CATS for Recovery Coming on Strong
In January 2016, I started my job at the University of Kentucky as Prevention Coordinator in the office of Wellness Initiatives for Student Empowerment. Our office focuses on prevention and substance education, operating under a model of holistic wellness. We know that substance use affects many college students, to varying degrees, and it has always been our goal to give students accurate information and tools they need to succeed.
After learning about Collegiate Recovery Communities at the Higher Education Center for Alcohol and Drug Misuse Prevention and the Recovery National Conference in 2015, I was sold on the concept and knew that we needed to start one at UK immediately. Luckily, the timing was just right. With support from upper administration, the director of my office, and various campus partners, I began the CRC formation process. I got in touch with Alex, a UK graduate student working toward his Master’s in Marriage and Family Therapy. As an individual in long-term recovery, he understood the need for recovery resources on campus, and agreed to help me get a CRC started.
We started with formative measures, like site visits to other programs and communicating with CRC students and program directors. We formed and met with an advisory committee, created partnerships across campus, and developed administrative and community support. In the summer, we started an open recovery meeting on campus, facilitated by Alex, which continued into the fall semester. Throughout this entire process, we kept operating under the assumption that “if we build it, they will come.” And they did!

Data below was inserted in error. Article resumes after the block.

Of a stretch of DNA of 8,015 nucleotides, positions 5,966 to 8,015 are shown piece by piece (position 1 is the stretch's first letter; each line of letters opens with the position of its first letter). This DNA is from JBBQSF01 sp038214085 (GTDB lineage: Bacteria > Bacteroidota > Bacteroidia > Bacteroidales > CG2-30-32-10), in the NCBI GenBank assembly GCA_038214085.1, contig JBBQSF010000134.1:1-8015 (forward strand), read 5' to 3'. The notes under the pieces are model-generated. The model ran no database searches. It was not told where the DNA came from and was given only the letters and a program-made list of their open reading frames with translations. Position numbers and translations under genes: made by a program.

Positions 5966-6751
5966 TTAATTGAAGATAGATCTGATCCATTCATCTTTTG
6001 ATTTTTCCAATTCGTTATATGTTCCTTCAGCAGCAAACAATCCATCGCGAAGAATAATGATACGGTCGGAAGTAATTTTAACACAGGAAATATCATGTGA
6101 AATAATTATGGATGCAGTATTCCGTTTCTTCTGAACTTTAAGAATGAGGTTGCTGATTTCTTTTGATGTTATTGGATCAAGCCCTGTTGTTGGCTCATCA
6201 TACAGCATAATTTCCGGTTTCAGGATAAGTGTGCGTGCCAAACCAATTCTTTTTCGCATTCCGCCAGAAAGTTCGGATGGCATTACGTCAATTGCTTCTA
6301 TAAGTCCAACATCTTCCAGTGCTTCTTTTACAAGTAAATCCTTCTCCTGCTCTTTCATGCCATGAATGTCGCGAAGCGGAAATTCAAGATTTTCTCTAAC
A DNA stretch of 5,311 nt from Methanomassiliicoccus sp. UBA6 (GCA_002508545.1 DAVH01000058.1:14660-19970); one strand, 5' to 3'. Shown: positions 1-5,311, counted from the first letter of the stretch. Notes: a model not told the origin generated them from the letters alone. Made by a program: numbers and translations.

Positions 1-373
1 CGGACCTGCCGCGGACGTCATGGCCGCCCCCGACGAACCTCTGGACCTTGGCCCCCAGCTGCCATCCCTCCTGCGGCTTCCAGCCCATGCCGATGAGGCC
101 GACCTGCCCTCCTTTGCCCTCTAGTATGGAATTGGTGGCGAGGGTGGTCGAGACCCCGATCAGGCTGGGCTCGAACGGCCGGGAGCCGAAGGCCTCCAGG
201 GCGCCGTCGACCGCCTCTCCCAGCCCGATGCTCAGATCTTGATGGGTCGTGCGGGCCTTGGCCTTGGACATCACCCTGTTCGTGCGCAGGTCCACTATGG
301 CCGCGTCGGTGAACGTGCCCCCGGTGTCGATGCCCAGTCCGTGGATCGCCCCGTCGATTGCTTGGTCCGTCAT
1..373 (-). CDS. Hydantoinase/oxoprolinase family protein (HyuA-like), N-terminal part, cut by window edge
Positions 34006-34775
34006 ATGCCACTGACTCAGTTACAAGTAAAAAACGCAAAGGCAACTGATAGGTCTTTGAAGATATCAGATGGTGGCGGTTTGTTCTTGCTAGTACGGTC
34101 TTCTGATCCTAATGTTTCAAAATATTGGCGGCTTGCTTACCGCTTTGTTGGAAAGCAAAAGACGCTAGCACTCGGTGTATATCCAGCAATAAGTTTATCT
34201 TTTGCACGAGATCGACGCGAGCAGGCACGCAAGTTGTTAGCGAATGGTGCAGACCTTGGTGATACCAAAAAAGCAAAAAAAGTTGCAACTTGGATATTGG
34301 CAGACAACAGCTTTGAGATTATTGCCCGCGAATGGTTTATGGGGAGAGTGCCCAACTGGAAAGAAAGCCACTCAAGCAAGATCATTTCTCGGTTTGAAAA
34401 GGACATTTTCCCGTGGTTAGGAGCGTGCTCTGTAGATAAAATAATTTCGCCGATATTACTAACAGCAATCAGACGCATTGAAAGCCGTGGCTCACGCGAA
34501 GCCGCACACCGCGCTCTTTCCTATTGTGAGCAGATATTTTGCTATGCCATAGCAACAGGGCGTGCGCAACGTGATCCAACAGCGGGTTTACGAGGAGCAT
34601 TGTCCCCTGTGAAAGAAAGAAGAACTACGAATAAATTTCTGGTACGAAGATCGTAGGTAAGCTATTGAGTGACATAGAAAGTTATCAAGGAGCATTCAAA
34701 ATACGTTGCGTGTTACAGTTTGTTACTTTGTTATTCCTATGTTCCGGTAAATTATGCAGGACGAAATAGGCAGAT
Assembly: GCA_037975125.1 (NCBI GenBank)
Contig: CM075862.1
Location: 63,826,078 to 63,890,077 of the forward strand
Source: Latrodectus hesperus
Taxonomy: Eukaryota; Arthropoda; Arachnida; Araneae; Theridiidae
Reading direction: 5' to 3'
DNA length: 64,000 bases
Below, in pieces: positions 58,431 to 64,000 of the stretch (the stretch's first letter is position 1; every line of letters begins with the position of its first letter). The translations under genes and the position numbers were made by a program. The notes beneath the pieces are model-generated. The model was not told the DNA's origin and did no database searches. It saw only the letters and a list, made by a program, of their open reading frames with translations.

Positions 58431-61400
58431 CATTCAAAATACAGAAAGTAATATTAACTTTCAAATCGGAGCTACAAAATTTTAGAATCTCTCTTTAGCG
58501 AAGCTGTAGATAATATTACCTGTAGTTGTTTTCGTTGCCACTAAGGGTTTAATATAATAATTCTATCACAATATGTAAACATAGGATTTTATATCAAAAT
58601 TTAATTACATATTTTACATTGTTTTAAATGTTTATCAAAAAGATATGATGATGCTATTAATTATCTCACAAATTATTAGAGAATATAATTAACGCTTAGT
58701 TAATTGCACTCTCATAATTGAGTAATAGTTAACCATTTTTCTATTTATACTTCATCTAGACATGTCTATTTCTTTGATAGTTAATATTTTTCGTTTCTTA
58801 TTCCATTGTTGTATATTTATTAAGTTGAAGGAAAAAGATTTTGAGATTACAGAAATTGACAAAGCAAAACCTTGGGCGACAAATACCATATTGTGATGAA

Things really picked up momentum late into the summer when Phil, a student in long-term recovery, contacted me about getting involved in the CRC. He was returning to the university and wanted to be as involved as possible in anything recovery-related. Leading into the beginning of the fall semester, Phil worked diligently to spread the word about the CRC in the surrounding Lexington recovery community, which helped build the number of students from two to ten.
One of the coolest parts about this process has been the community support that we’ve received. When a story came out about the CRC in a local paper back in August, I had an influx of people contact me about wanting to get involved in whatever way possible, whether that was volunteering time or donating food for our meetings or coming to speak with the students to share experience, strength, and hope. In my mind, this is a crucial component in a successful CRC because I want our students to not only be involved on campus but also in the larger community.
One of the most exciting developments of this semester came last week when we found out that we would finally get a dedicated space on campus, located in Blazer Dining Hall. This has been one of the biggest goals we’ve had for the semester, as having a space on campus is crucial for enhanced community engagement and interaction. We’re now in the process of moving in, and it should be up and running when students return for the spring semester. We’ll then be able to utilize this new space for our weekly recovery meetings, as well as a monthly Recovery Night event that we plan to start in the spring, too. We’ve also been talking with community partners to host a support meeting for young people who are impacted by their family members’ or friends’ substance use or recovery so we’d like to get that going come January 2017.